Last month, The Lancet published an article describing a recent phase III clinical trial in totally blind patients. The study evaluated the efficacy of a new medical intervention called tasimelteon for non-24-hour sleep-wake disorders.1
The science behind these conditions is simple. Circadian rhythm sleep-wake disorders result from discordance between an individual’s environment and the sleep-wake cycle. In the case of circadian rhythms, perhaps the most important component of one’s environment is light. In fact, phototherapy is generally the first treatment for patients with this type of sleep disorder. For blind patients, however, they cannot detect this key environmental stimulus, nor can they respond to this first-line therapy.
Melatonin is a hormone produced within the human body, and it has a strong impact on sleep and circadian rhythms. While its mechanism is complex, levels of the hormone are, in part, inversely correlated with light exposure. Higher interaction with light-emitting devices can lower melatonin levels, and levels increase when light becomes dim.
Tasimelteon is a melatonin agonist regulated by the FDA, and it is the drug studied in the phase III clinical trial referenced above. In one component of the trial, researchers enrolled 84 patients to receive either tasimelteon or a placebo to treat their sleep disorders. The results of the study showed that after one month, once-daily tasimelteon entrained 20 percent of patients to a circadian rhythm, as compared to 3 percent in the placebo group. Patients needed to continue taking the drug daily to maintain these effects. Withdrawal of tasimelteon resulted in renewed sleep-wake disorders in 80 percent of patients, but if patients continued taking the drug daily, 90 percent continued to have normal circadian sleep.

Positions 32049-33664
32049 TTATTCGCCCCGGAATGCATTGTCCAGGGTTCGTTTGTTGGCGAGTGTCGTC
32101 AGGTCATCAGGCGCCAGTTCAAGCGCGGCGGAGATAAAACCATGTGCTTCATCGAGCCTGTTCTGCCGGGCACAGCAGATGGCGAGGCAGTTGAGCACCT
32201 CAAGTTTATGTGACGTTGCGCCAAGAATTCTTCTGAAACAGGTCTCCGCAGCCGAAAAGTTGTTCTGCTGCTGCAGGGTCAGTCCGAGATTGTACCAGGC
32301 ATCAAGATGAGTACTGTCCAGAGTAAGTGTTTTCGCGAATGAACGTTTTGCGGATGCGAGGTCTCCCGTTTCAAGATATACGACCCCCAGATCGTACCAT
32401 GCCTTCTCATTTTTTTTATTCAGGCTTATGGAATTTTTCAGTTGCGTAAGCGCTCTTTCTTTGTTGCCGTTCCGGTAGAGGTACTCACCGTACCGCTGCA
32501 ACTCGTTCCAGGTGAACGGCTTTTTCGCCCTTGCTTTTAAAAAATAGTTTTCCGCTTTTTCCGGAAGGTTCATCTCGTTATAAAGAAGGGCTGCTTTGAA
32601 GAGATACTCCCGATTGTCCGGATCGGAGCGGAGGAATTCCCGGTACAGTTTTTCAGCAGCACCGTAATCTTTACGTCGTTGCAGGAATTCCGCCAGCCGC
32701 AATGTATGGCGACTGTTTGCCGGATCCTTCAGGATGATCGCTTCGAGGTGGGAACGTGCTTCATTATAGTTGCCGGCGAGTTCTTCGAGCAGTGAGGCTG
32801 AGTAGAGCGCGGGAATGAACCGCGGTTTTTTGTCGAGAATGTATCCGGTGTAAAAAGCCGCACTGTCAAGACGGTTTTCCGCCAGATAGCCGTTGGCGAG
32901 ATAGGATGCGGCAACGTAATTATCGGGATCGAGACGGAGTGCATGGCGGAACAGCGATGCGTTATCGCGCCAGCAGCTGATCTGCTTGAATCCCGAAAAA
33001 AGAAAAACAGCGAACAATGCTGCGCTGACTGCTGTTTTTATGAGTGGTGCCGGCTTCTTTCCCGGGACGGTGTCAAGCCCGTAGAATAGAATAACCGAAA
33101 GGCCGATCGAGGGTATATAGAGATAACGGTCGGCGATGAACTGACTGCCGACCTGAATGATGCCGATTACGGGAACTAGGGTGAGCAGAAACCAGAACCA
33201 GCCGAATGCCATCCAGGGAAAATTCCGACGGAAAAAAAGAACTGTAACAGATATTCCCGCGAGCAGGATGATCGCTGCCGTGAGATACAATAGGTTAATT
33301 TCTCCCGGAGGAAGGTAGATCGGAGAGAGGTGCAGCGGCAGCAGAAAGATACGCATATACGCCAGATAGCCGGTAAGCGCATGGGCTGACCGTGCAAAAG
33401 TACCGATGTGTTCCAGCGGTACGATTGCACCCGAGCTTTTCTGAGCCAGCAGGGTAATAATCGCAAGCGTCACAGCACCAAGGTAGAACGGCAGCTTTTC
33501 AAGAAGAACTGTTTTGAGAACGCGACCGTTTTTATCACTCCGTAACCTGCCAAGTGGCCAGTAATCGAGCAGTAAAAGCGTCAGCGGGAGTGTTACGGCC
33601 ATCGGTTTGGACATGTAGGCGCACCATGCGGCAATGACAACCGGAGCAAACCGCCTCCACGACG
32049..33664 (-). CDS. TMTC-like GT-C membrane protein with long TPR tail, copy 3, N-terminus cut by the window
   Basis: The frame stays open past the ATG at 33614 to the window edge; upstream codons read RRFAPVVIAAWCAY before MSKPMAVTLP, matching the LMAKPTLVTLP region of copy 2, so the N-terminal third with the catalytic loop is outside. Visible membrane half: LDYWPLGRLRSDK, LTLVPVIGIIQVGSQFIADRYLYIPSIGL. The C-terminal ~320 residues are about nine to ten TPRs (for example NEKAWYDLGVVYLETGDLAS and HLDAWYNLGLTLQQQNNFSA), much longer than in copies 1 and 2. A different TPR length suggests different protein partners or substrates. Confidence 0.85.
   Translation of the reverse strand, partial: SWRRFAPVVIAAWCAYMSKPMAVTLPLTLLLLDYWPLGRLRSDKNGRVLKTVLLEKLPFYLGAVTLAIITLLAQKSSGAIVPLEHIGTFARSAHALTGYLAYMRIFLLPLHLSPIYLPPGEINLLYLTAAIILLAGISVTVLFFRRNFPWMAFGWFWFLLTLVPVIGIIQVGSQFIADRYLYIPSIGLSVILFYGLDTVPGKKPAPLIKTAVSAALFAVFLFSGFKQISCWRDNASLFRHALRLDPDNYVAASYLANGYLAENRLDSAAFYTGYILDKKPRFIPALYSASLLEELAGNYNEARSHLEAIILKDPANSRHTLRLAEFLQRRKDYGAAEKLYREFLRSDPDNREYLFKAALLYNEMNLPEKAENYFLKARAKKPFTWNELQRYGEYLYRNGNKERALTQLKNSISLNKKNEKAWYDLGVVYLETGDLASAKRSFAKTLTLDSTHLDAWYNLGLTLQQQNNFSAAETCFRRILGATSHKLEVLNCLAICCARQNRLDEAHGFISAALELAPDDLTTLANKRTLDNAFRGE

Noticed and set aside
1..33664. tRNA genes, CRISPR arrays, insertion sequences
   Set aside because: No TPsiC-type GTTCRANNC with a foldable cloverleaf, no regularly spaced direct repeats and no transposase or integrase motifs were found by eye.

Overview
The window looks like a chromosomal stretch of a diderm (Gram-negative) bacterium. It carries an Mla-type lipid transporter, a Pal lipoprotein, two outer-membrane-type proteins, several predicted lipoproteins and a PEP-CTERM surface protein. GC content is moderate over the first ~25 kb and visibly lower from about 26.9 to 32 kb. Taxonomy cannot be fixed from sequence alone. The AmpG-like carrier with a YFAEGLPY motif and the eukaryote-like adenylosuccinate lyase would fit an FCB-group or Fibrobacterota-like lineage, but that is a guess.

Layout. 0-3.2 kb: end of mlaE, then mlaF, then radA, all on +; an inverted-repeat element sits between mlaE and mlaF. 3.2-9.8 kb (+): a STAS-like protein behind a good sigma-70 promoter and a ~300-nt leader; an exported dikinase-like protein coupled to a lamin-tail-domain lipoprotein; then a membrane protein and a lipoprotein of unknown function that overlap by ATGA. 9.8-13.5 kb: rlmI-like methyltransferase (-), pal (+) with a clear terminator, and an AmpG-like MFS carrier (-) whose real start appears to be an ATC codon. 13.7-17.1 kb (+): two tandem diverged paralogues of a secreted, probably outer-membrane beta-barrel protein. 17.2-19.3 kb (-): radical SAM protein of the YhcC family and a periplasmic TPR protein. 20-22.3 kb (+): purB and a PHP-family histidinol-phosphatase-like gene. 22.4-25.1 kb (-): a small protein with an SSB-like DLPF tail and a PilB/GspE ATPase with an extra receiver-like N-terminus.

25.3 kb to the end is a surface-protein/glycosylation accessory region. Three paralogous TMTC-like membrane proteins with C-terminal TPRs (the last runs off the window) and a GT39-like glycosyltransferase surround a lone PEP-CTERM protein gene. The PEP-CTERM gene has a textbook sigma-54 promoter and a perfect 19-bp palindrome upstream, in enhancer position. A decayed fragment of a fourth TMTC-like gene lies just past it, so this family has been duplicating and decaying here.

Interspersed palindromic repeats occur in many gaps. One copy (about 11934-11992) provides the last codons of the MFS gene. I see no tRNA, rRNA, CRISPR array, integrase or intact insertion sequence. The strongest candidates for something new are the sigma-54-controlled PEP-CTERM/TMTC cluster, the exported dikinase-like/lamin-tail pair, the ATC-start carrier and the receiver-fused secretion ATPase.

Though interesting from a purely clinical research perspective, the importance of this trial goes beyond that. The most intriguing part about this particular intervention is that it targets a problem considered rare in the general population. But specifically within the blind community, this “rare” condition is, in fact, common.
During our medical school education, we learn about an incredible array of diseases, and so often, the incidences of these diseases are described in the context of “normal” patients: patients with intact senses, healthy lifestyles and no genetic predispositions. This is an understandable approach to education; there is so much information to learn. Thus, in our early training, it is irrational to attempt to learn every nuance of every disease.
As we progress, however, it is important to continue to learn and recognize the unique needs within every patient population. This perspective will be crucial in transitioning from students to doctors.
Physicians do not simply save lives; they also improve quality of life. The above study is indicative of the fact that we must be cognizant that just because a disease is rare overall does not mean there are not patient populations more strongly affected and in need of improved care. By being aware of the complexities of different patient populations, doctors of all specialties can become better providers.
1. Lockley, S.W., et al., Tasimelteon for non-24-hour sleep–wake disorder in totally blind people (SET and RESET): two multicentre, randomised, double-masked, placebo-controlled phase 3 trials. The Lancet.